after Joseph Mallord William Turner

Florence from the Chiesa al Monte, from ‘The Amulet’


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In Tate Britain

Prints and Drawings Room

View by appointment
After Joseph Mallord William Turner 1775–1851
Line engraving on paper
Image: 77 × 117 mm
Purchased 1988

Catalogue entry

T05110 Florence from the Chiesa al Monte, from ‘The Amulet’ engr. E. Goodall

Line-engraving 77 × 117 (3 × 4 5/8) on India paper laid on wove paper 274 × 390 (10 13/16 × 15 3/8); plate mark 145 × 217 (5 11/16 × 8 9/16)
Purchased (Grant-in-Aid) 1988
Prov: ...; N.W. Lott and H.J. Gerrish Ltd, from whom bt by Tate Gallery
Lit: Rawlinson II 1913, no.337, engraver's proof

Engraver's proof of plate published in the sixth volume of The Amulet, 1831, p.251, pl.x. Original watercolour: private collection (Wilton 1979, no.714). The Amulet: a Christian and Literary Remembrancer, edited by S.C. Hall (see T05203), was published in London by William Baynes and Son and, by the time of the 1831 volume, by Frederick Westley and A.H. Davis. Eleven volumes appeared between 1826 and 1836.

As its subtitle indicates, The Amulet was intended to be more religiously and morally instructive than many of its rival publications. It contained poetry, short stories and factual accounts, particularly of an historical nature, with the majority of articles being written by women or members of the clergy. Contributions like ‘The Poor Man's Death Bed’ by Miss Bowles or ‘Irish Legends and Traditions’ by the Revd R. Walsh reflect the tone of the publication.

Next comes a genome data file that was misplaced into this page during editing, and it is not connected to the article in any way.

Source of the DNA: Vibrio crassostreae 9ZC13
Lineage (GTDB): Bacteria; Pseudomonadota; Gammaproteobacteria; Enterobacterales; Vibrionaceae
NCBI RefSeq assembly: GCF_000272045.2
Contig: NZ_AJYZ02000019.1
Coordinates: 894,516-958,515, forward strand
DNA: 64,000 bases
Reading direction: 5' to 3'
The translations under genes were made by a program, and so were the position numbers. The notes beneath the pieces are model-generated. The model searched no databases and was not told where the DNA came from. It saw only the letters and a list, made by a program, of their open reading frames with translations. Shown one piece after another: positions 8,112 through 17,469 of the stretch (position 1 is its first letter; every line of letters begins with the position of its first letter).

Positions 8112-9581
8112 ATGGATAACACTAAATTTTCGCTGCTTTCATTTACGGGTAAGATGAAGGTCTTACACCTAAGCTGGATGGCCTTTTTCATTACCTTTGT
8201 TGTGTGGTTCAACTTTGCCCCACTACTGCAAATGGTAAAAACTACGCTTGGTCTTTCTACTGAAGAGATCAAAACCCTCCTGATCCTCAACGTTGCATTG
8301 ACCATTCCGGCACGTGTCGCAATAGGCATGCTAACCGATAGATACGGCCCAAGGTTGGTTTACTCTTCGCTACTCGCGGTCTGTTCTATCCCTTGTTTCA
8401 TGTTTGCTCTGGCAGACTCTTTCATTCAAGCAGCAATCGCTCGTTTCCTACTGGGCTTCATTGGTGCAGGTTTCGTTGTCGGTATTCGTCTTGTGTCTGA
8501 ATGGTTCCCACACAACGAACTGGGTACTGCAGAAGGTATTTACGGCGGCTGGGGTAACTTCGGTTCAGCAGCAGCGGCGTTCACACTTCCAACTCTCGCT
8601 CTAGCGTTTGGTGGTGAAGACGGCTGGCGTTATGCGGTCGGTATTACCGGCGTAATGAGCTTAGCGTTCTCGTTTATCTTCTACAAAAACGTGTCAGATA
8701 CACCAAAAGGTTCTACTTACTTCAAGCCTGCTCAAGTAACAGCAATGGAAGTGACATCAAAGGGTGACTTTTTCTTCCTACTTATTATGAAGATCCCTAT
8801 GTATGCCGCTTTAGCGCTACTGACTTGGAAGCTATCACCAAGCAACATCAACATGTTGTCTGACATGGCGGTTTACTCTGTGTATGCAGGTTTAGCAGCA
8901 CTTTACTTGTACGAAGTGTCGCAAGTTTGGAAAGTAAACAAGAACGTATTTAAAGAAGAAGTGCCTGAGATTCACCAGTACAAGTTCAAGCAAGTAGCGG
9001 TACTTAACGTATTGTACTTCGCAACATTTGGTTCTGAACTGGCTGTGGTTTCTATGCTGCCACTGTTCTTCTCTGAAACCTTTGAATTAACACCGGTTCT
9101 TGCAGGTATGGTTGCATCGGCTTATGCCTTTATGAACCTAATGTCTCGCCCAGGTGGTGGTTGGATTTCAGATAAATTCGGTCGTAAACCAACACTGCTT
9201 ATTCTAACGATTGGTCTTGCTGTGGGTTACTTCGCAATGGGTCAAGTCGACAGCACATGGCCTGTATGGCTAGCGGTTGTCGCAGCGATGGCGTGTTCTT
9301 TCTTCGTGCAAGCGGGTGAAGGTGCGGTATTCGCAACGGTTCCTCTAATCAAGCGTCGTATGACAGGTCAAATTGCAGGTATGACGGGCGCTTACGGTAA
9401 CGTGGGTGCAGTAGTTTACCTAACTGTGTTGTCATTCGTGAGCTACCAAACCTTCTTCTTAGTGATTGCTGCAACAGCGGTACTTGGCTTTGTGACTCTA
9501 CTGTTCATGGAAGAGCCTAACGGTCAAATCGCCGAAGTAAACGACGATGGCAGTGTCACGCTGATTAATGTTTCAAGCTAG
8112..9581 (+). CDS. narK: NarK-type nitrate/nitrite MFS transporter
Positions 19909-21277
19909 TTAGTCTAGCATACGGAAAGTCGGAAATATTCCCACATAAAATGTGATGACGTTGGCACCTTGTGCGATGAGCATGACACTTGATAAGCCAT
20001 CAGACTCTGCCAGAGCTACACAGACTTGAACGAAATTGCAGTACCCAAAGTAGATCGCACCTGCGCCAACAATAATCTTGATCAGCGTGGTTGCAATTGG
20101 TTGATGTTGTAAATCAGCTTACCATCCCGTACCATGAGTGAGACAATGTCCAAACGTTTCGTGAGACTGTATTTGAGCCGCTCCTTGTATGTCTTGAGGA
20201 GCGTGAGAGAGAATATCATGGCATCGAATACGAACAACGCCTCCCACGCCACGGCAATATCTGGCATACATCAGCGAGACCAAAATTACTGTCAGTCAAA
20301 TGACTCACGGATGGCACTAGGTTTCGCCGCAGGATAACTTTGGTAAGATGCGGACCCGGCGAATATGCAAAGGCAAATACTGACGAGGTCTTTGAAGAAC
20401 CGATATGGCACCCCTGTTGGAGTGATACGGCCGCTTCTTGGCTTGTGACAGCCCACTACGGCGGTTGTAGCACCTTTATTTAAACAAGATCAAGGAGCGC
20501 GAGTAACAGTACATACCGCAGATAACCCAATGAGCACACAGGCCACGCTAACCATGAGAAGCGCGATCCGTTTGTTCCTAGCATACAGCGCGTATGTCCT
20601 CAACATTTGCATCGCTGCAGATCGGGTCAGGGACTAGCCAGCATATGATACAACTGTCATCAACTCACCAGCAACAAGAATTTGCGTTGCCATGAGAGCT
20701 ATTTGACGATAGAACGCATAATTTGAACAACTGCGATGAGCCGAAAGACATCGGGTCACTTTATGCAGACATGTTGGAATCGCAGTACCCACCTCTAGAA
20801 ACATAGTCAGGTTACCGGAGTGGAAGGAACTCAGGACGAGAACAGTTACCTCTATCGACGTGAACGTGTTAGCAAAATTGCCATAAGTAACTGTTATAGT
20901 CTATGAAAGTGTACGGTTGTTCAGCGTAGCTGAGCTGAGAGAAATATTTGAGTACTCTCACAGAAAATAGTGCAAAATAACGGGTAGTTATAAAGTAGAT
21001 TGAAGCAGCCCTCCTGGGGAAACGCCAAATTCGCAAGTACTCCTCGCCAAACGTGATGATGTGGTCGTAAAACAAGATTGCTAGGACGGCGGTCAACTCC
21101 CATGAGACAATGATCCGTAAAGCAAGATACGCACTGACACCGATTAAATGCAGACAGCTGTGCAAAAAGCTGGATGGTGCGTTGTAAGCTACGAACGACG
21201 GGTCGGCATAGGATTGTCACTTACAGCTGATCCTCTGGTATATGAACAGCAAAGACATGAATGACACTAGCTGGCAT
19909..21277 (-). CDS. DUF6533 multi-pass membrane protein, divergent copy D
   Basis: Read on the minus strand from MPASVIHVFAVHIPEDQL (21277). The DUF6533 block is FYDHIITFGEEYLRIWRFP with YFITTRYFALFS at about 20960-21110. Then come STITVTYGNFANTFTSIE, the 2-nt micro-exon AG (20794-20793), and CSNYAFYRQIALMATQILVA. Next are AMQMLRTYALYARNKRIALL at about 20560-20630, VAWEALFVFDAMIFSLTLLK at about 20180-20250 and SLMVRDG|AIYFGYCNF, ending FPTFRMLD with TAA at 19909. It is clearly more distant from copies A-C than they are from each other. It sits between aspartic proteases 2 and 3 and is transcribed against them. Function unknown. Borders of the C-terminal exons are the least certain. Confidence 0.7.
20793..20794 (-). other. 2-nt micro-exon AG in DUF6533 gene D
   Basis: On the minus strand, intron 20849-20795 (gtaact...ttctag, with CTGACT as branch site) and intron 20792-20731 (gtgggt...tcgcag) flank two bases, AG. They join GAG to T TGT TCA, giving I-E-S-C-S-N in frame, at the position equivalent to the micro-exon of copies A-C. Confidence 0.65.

The volume for 1831 contained eleven illustrations, with plates after other well-known artists besides Turner, such as Sir Thomas Lawrence and John Martin. Many of the most proficient engravers of the day were employed, including William Finden, Robert Wallis and John Pye.

Turner's plate, ‘Florence’, was a reduced replica of the one published in Hakewill's Picturesque Tour of Italy (Rawlinson 1 1908, no.158; engraved by George Cooke in 1820). It accompanied a poem of the same title by Laman Blanchard. An advertisment at the back of the 1831 volume lists the prices for proofs that were available from the publishers. The Turner plate, priced at 4s., was considerably cheaper than proofs after Lawrence or Martin, presumably because it was a replica rather than a specifically commissioned work.

Published in:
Tate Gallery: Illustrated Catalogue of Acquisitions 1986-88, London 1996

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